Something that you can do, is help us with our fundraising goals for the Y Strong Kids Campaign. As part of our journey towards the English Channel we’re raising money for the campaign that allows underprivileged children access to all of the Y programs (including swim lessons) and gives them memberships to the facilities. Swimming the Georgia Strait was our first challenge in our fundraising efforts, but we’ll continue to challenge ourselves between now and the English Channel next summer. If you would like to help our team and help the children please go to our team fundraising page here. Any amount of money that you could spare would be greatly appreciated!

(All photos provided courtesy of Angelique Duffield at www.BrightSparkMedia.ca)

Swimming the Salish Sea: Part 1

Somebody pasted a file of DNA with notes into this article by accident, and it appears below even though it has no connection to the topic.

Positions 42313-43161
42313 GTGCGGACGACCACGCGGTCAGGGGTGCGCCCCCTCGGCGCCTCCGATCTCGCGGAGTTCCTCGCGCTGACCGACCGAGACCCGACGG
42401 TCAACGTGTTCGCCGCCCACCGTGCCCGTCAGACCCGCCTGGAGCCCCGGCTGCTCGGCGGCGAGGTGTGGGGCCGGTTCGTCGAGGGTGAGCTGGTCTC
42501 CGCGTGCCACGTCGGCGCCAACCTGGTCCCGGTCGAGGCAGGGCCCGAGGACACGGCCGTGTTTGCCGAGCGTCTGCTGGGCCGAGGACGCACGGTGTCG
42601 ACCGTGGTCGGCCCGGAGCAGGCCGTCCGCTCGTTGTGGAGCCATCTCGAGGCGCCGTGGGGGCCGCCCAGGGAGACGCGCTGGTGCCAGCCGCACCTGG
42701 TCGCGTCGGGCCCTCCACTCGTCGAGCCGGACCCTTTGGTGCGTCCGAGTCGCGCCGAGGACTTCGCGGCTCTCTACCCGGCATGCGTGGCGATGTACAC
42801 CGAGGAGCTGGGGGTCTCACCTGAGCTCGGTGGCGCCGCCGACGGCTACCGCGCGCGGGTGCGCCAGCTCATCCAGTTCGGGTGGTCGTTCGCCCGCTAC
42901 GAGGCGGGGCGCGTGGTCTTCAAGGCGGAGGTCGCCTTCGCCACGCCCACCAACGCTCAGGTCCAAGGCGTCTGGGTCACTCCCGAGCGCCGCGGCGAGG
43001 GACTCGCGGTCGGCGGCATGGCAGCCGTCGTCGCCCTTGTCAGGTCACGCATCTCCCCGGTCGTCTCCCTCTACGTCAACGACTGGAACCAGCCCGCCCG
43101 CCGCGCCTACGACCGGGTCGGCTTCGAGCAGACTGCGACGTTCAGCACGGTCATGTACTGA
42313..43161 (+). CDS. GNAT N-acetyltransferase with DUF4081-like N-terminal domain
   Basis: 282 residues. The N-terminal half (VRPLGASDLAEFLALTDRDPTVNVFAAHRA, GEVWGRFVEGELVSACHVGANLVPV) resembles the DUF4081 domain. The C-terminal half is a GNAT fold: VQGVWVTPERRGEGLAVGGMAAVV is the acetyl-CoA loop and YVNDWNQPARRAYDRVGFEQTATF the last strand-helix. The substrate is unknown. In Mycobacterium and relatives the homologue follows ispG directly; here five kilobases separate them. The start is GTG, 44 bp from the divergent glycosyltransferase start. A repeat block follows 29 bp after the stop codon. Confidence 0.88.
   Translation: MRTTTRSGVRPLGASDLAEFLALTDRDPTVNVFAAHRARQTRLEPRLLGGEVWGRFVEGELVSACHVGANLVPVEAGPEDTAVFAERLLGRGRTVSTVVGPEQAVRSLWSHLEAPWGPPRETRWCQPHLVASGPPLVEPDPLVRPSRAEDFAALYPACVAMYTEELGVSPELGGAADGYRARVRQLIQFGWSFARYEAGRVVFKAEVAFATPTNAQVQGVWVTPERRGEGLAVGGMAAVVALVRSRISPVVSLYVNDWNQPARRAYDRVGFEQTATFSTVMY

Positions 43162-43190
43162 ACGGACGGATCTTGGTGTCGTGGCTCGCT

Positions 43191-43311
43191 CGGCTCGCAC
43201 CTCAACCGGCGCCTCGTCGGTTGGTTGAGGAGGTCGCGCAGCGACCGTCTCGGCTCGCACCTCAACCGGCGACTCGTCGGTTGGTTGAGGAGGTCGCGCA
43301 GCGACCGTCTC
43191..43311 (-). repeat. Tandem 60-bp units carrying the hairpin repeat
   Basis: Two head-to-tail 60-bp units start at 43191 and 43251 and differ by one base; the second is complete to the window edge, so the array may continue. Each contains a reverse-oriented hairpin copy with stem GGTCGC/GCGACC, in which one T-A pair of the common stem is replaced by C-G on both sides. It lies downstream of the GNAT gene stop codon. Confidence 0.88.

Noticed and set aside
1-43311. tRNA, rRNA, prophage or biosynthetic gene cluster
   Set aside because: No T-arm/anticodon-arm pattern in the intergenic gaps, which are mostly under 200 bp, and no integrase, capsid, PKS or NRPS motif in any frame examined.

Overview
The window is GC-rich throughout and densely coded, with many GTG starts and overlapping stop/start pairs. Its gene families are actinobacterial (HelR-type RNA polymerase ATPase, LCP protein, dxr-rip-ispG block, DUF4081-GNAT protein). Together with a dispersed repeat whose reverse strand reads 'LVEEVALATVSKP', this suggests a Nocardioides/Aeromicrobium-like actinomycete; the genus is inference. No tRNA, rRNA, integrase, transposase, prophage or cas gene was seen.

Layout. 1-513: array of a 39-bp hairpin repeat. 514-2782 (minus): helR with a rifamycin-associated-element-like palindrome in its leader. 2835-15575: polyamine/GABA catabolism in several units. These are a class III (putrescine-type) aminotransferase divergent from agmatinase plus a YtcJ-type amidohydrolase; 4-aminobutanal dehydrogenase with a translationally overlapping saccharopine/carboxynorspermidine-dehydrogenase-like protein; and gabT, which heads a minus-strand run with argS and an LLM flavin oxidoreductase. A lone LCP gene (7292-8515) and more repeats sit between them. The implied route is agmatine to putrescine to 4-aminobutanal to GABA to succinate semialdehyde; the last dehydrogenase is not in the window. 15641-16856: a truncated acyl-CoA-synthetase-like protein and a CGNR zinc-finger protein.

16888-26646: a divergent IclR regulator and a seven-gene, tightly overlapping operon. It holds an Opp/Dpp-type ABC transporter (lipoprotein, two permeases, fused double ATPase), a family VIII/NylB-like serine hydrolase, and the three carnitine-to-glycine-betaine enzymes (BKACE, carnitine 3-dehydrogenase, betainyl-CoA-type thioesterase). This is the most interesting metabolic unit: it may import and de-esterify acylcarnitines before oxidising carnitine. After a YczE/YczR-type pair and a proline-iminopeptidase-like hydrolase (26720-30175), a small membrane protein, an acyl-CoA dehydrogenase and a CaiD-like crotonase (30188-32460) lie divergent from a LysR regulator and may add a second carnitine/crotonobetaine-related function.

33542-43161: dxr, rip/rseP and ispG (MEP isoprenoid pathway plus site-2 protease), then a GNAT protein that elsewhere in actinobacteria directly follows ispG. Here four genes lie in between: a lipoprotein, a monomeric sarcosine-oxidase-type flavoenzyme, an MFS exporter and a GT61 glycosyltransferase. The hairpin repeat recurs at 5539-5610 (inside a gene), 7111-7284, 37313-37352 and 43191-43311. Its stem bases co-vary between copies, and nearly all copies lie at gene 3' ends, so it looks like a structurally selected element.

The OMSC Lake Monsters are now less than a year away from our English Channel attempt, so in preparation we’ll be swimming a practice run closer to home by attempting to cross the Georgia Strait. The Salish Sea swim takes place every August (this year it will be on August 11th) and will have us swimming from Sechelt on the mainland to Nanaimo on Vancouver Island.

Happily, all of us are now healthy and injury free, so all 6 of us will be swimming according to English Channel rules. That means we only wear a swimsuit, cap, and goggles in the 15C water and we each swim for an hour at a time in rotation. Each incoming swimmer will have to pass the previous swimmer in the water before the first swimmer can get back on the safety boat. We will be accompanied by an experienced boat captain and will have an EMT on board, as well as Coast Guard support.

Practicing for the Strait in Okanagan Lake on a windy day. Photo by Angelique Duffield at www.BrightSparkMedia.ca